The Playboy Book of Science Fiction and Fantasy was published by Souvenir Press in 1966, and as the name suggests it is a short story anthology containing stories of both the Science Fiction and Fantasy varieties.
No, there aren’t any pictures of naked women in this book. My guess is that Playboy sought the best stories they could, to make up for the whole pornography thing. The introduction is sexist, there’s a lot of male gaze, and there are a few stories about explicitly heterosexual relationships. Sex is a more prominent theme here than in any comparable sci-fi anthologies I’ve read. (Although I guess there was some weird sex going on in the Dangerous Visions.) Give a literate teenager access to the Internet, and in rattle of a keyboard they’ll find something less safe for work.
It seems that in 1966 the word fantasy didn’t mean ‘a genre which empowers authors to write any surreal nonsense they please, yet contains a disproportionately large number of tales which focus on Medieval cultures and other cliche set pieces.’ (This, admittedly, is an extremely uncharitable view of modern fantasy.) For 1966 Playboy editors it meant ‘a weird genre where inexplicable things happen.’ Playboy’s 1966 idea of fantasy resembles our modern notions of Magical Realism. Think of things like Round the Twist, Twilight Zone or even the wackier Borges stories.
A key way to promote an anthology is to list all the contributors, in the hope that audience members will recognise an author they like. They are: George Langelaan, Charles Beaumont, Robert Sheckley, Bruce Jay Friedman, Ray Bradbury, Bernard Wolf, William Tenn, Leland Webb, Ken Purdy, Arthur Clarke, Robert Bloch, Walt Grove, Frederik Pohl, Alan Nourse, Theodore Sturgeon, Henry Slesar, H. C. Neal, Hugh Nissenson, John Atherton, Bernard Wolfe, Avram Davidson, J. G. Ballard and Ray Russell. Yes, part of the reason I wrote that last sentence was to copy it into the tag box.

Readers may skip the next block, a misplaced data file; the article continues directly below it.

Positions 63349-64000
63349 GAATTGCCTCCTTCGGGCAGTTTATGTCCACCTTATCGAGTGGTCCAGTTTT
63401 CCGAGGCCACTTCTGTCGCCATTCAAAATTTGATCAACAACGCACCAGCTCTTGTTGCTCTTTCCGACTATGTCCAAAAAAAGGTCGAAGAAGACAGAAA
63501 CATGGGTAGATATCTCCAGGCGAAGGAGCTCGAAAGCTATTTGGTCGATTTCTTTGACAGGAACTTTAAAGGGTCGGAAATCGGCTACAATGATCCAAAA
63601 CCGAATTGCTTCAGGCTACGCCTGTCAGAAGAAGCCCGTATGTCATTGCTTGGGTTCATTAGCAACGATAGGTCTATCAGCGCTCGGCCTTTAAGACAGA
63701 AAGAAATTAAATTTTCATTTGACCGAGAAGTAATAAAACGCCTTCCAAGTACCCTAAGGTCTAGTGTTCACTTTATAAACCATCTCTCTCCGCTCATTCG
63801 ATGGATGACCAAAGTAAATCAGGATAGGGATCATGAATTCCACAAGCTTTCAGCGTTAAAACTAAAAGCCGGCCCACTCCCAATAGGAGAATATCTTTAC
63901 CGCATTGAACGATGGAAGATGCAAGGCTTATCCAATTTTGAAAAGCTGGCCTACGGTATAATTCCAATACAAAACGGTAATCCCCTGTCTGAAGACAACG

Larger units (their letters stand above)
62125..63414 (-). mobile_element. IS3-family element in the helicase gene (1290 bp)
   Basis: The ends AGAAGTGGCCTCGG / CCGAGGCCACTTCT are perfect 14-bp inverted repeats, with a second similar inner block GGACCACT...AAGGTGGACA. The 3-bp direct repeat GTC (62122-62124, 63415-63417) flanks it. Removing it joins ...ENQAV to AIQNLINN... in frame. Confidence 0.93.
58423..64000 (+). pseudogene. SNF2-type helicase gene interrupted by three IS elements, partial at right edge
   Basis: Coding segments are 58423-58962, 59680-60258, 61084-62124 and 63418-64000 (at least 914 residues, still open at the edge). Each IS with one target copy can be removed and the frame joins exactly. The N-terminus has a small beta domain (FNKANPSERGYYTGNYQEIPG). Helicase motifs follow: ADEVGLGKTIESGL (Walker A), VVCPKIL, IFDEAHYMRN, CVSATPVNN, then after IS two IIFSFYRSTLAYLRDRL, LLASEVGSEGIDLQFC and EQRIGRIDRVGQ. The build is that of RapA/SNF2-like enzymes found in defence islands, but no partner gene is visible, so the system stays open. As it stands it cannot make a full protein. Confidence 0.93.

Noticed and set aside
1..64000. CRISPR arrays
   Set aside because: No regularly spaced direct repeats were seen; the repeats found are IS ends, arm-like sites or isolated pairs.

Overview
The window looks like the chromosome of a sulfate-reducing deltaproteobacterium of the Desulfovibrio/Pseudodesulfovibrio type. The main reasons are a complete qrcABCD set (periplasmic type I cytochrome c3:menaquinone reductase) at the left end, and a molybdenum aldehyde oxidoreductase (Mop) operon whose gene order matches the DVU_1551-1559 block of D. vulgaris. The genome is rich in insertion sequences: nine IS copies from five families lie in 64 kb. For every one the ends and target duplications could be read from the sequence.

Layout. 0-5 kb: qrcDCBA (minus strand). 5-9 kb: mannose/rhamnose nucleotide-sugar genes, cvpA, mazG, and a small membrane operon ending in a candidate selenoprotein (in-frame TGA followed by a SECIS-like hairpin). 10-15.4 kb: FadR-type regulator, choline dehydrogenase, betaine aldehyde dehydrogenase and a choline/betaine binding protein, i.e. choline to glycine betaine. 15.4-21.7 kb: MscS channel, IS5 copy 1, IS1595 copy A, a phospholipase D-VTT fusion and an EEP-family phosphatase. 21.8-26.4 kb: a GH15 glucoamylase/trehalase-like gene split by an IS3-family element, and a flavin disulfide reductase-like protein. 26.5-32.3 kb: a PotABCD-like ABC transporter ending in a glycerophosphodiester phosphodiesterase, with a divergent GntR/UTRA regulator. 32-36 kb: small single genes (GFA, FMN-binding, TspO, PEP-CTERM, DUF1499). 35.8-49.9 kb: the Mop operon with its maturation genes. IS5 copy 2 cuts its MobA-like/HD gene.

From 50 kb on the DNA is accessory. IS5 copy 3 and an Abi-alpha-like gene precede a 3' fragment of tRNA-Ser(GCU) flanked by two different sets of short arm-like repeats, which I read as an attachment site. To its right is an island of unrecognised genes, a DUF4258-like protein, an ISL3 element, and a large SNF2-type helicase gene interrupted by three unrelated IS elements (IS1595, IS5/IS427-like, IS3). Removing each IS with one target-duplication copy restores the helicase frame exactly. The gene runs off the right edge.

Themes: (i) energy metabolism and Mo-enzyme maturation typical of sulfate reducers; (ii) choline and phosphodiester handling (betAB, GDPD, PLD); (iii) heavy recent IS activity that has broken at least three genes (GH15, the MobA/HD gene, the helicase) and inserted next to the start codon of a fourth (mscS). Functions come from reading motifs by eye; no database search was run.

There aren’t any female names among the authors. I’m chalking this up to sexism on Playboy’s part.
One of my favourite stories was Bernie the Faust, by William Tenn. It involves the protagonist inadvertently selling the Earth.
Remember when Bart Simpson switched heads with a fly? (I do, the Treehouse of Horror episodes tend to leave a mark.) That was likely inspired by George Langelaan’s The Fly.
Sci-fi humourist Robert Sheckley combines surveillance with romance in Spy Games.
The most interesting story is Charles Beaumont’s The Crooked Man. Set in a dystopia where homosexuality is normative and heterosexuals are persecuted, a man and a woman meet up in a bar. The Playboy editors take a hedgy stance in their introduction, saying that Beaumont neither condemns nor condones homosexuality. Someone ought to make this story into a film.
The best story was J. G. Ballard’s Souvenir. I’d describe it as Gulliver’s Travels from the Liliputian’s perspective, if Gulliver was dead.
I paid two dollars for this book at a Benalla Op-shop in 2012, and I think that it was worth it. If you find yourself in a comparable situation facing a similar decision, and you like Fifties and Sixties science fiction, I say get it.